One of Graf's most visually stunning projects is the Regent Court office complex in Dearborn, MI. The building is accented by a huge sculpture of numerous ribbons that seem to glide across the night landscape like amber waves of . . . steel. According to Graf, "the lighting transforms the space after dark, while the lights on the landscape sculpture make it look like it's moving at night." The Regent Court project was awarded three Edwin F. Guth Memorial Awards of Merit by the Illuminating Engineering Society of North America (IESNA) in 1994.
That was the same time that Graf and Illuminart began working on their most impressive project to date: The Chrysler Technology Center in Auburn Hills, MI. This project, which encompasses about 2.4 million sq. ft. (216,000 sq. m), had two distinct parts--the atriums and public spaces, and the Styling Dome, a large, multifunctional domed space that is primarily a product evaluation area. Says Robert Carington, then the vice president of CRSS Architects, which designed the project, Graf was brought in because Chrysler was unhappy with the work of the original lighting designers from New York. "The variety of Graf's background is very helpful," Carington says. "He brings another dimension to architectural lighting, and the Detroit area is fortunate to have talent like his here."
For the Chrysler Technology Center, Graf cut the number of fixtures in half, which satisfied the project's budgetary considerations. "We had to do everything in a fairly short period of time. It was a matter of reducing installation and operating costs, and improving the visual environment." In the Styling Dome, Graf created an indirect lighting system that uplit the ceiling, which could operate as a sky simulator, and custom-designed a moving light system that put 85 moving fixtures into the ceiling. At that time, "these fixtures didn't even exist," Graf says. High End Systems won the bid on the project, and, says the LD, "this research and development spawned the Cyberlight(R)." The Chrysler Technology Center also propelled Graf and Illuminart into the annals of architectural lighting history: Graf is the only person to be awarded two separate International Illumination Design Awards of Distinction from the IESNA, as well as a General Electric Award of Merit and a GE Award of Excellence, for this project.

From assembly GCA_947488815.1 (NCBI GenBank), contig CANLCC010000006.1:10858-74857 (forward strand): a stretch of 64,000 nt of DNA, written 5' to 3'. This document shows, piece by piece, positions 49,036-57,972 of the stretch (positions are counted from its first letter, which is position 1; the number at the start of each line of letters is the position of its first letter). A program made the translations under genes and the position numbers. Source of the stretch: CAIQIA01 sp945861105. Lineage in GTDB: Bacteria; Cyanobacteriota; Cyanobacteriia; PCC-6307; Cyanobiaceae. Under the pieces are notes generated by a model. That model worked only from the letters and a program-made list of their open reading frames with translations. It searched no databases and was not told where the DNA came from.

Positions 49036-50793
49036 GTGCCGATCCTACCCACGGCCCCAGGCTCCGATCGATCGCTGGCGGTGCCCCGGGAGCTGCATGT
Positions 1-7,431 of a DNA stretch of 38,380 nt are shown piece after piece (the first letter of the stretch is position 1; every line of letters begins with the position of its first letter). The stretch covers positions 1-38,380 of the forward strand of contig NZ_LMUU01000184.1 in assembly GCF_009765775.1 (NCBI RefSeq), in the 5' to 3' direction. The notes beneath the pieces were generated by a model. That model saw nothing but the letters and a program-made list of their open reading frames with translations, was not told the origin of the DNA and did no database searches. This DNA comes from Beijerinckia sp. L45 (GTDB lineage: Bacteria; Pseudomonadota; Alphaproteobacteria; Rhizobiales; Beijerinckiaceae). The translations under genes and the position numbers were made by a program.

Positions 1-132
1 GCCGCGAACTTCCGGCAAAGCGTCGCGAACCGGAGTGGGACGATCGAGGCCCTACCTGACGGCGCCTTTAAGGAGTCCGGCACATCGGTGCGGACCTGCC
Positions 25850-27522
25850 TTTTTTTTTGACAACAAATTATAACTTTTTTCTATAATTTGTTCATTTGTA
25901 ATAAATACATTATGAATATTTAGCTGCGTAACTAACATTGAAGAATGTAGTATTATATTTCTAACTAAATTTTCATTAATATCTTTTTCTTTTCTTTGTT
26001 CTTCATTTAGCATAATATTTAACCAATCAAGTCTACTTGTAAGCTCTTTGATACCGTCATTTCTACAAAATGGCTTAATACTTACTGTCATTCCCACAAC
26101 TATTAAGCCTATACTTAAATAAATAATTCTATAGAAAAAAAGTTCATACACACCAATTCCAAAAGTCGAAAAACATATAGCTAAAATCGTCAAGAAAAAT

Another area of the business where Graf has made his mark is in the auto show circuit. Says Hudson, "We've been doing auto show work since the early 80s," before clients wanted to use any sort of additional lighting at all. Since then, the market for automotive exhibit lighting has skyrocketed. Says Graf, "It's entertainment, it's a retail environment, it's got to be visually stimulating, attractive, and comfortable. It's a summary of everything we do."
On the more fanciful side, Graf and Illuminart have also done the lighting for a number of Walt Disney retail stores. In 1995, Graf designed the lighting for the prototypical shopping mall Disney Store, and today there are approximately 150 across the US. The Disney projects (including many custom retail shops nationwide) interest Graf because "they're architectural but also theatrical. They're the fun stuff."
Some of Illuminart's other "fun stuff" includes occasionally working with individuals who can't always give feedback, even though they live under Illuminart's lighting throughout the winter. Has Illuminart been working in some sort of third-world prison? Hardly. The group that lives day in and day out with its lighting is the chimpanzees in the venerable Detroit Zoo.